Developer: VooFoo Studios Publisher: VooFoo Studios
Release Date: 11.23.17
Mantis Burn Racing from Voofoo Studios is the latest racing game out for the Nintendo Switch. Boasting some of the most realistic and responsive steering, your cars handle like a dream, although the game does feel like you’re trying to accelerate an RC car with a low battery. At first, anyways.
Mantis Burn Racing takes a lot of inspiration from the classic 2D, overhead racing games of yesteryear. Tracks are comprised of various twists and turns, and success in the race will be dependent on your ability to recognize those moments when to best brake, accelerate, and use your boost. To use your boosts, you’ll need enough experience. To get experience, you must earn it.
This is one of the more interesting aspects of Mantis Burn Racing. Where most games simply give you a boost gauge that can be utilized at a button press, it is usually available from the beginning of the race, and is generally just on a timer or limited in a realistic fashion (how many bottle of NO2 are hooked up to your customized car?). Mantis Burn Racing makes you work for the boost, and it does this by rewarding experience for having a nice drift, getting good air off of a hill, and for passing the other cars- you’re rewarded more for overtaking them through curves.
On top of being a standard racing game that boasts local and online multiplayer (with cross-play!), during the career mode you are given the ability to unlock new vehicles, and you can upgrade your current vehicle in the meantime. This includes suspension, engine, gearbox, tires, and boost.
Suspension deals with handling
Engine deals with overall power (which makes your car faster and a little harder to handle, so it’s a good idea to also upgrade your suspension and tires to mitigate this)
Gearbox deals with acceleration and recovery from turns.
Tires deal with traction.
Boost increases the length that you can boost for, and a reduction in the amount of experience necessary to reactivate.
You are given the choice between a couple of colors for both your car and boost vapor, but it isn’t on the same level of customization that a Need for Speed game might offer. The colors for both the cars and boost looks cool in the garage, but it’s rather flat during actual gameplay.
I really only have two main gripes with the game, and they’re nothing that really affects how well made the game is. When I first started to play the game, as I mentioned above, I felt like my car was just crawling around the track, even with accelerator maxed out on a straightaway (with boost!). After I started unlocking upgrades, however, the car seemed to be more responsive and a little quicker, even when I wasn’t upgrading the engine or gearbox. So, it stopped being an issue, and started becoming a testament to the cleverness of design in the game. You start off with a less than mediocre car, and every time you upgrade it, the experience becomes incrementally more enjoyable. Honestly, it’s a very realistic way to communicate minor upgrades added to a racing vehicle over time. If you only have the ability to make one improvement at a time, it’s much harder to notice the minor improvements overall, but you can feel them just enough to know that it was worth it.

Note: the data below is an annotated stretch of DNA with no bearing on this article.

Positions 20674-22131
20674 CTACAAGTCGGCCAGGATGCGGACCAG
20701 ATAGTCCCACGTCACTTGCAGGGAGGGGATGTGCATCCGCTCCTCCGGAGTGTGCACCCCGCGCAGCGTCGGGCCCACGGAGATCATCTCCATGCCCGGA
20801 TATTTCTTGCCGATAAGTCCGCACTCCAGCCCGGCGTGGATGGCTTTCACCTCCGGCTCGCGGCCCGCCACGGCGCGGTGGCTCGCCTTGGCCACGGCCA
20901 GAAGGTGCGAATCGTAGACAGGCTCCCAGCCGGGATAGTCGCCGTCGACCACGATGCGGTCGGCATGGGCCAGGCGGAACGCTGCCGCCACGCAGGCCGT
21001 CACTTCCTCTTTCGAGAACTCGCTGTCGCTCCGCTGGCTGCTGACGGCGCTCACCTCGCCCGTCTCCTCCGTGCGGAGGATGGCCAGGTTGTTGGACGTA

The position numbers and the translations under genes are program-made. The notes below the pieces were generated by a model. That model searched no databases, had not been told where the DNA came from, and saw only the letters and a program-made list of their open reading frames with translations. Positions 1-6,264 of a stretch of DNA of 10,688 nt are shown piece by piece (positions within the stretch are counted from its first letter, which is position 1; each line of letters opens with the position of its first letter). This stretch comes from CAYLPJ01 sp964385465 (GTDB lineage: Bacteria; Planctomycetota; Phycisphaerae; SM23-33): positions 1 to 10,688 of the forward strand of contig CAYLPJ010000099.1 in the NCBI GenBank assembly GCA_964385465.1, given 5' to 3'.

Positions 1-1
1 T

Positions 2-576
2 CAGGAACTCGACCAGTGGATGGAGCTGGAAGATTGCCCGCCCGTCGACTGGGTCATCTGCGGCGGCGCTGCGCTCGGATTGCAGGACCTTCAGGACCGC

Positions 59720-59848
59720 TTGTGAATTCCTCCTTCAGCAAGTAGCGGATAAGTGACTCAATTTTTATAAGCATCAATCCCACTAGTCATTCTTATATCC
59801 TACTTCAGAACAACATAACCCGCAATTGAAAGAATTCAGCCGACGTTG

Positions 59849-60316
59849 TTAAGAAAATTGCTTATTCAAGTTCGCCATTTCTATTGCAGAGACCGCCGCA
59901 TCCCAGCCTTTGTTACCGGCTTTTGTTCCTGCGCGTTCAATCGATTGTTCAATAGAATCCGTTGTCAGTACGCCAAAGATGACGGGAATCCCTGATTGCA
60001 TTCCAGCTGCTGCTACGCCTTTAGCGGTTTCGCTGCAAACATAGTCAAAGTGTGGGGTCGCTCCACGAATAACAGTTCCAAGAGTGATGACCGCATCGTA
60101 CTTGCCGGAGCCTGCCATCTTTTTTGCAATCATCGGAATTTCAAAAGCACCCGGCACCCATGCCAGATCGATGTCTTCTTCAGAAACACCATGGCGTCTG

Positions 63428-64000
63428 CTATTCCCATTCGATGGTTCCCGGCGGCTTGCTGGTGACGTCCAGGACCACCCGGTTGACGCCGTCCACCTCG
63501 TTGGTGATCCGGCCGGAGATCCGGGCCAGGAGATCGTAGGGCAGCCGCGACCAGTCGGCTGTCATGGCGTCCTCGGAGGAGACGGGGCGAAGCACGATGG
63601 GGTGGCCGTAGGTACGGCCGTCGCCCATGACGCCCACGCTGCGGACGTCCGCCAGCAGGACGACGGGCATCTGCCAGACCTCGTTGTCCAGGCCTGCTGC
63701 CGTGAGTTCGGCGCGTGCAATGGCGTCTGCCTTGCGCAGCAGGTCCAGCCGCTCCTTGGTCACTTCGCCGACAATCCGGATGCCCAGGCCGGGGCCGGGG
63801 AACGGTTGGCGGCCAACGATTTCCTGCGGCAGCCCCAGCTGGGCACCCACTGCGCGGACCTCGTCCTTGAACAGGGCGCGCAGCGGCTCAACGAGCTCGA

This slow starting point also paces out the difficulty of the game in such a way that you will probably be unsuccessful in your first couple of races. It forces you to replay the races over and over so that by the time you do earn your upgrades, you’re better equipped to manage your now faster vehicle as a result of mastering it at a lower speed with poor suspension. So, something that initially hit me as a flaw in the game turned out to be a rewarding experience when I continued to play.
My other issue, never really resolved itself. So, I’ll start this off with the positive side of things. The tracks are very well designed, and they feel like a lot of thought was put into how you would have to approach the track and interact with the AI cars when you needed to. However, the design choice to make most of them look so bland and similar had me at most times feeling like I was doing the same race over and over again. There would always be some interesting part of the track with turns stringed together in a unique way, or a momentary trip over different colored terrain or through a tunnel…but there just wasn’t enough variance of how the courses looked from one to the next that I wasn’t questioning whether I had actually chosen the next race, or was simply replaying the previous one.
Last, and certainly not least, is how well the developers integrated HD rumble into Mantis Burn Racing. When the Switch was first revealed, and all of it’s details were showcased., this was the rumored feature that I was most excited about (well, besides the hybrid nature of the console itself). It also seems to get the least amount of attention, other than negative attention when a game’s devs overdo it a little bit.
Anyways, Voofoo has done quite well figuring out how best to utilize the HD Rumble feature in Mantis Burn Racing. When you drift, you get a slight vibration on the side that most of the traction is on, and it moves in a wave from right to left as you go through the turner. If a car bumps into you, the controller gives an intense rumble on that side and position (it will rumble not only on the left side, but also be in the bottom(back) or top (front). Landing from a jump will result in an intense rumble on the appropriate side and front/back position as well. This makes for a very enjoyable experience, and highlights why the Nintendo Switch is often the best place to experience these multi-platform releases that integrate the feature so well.
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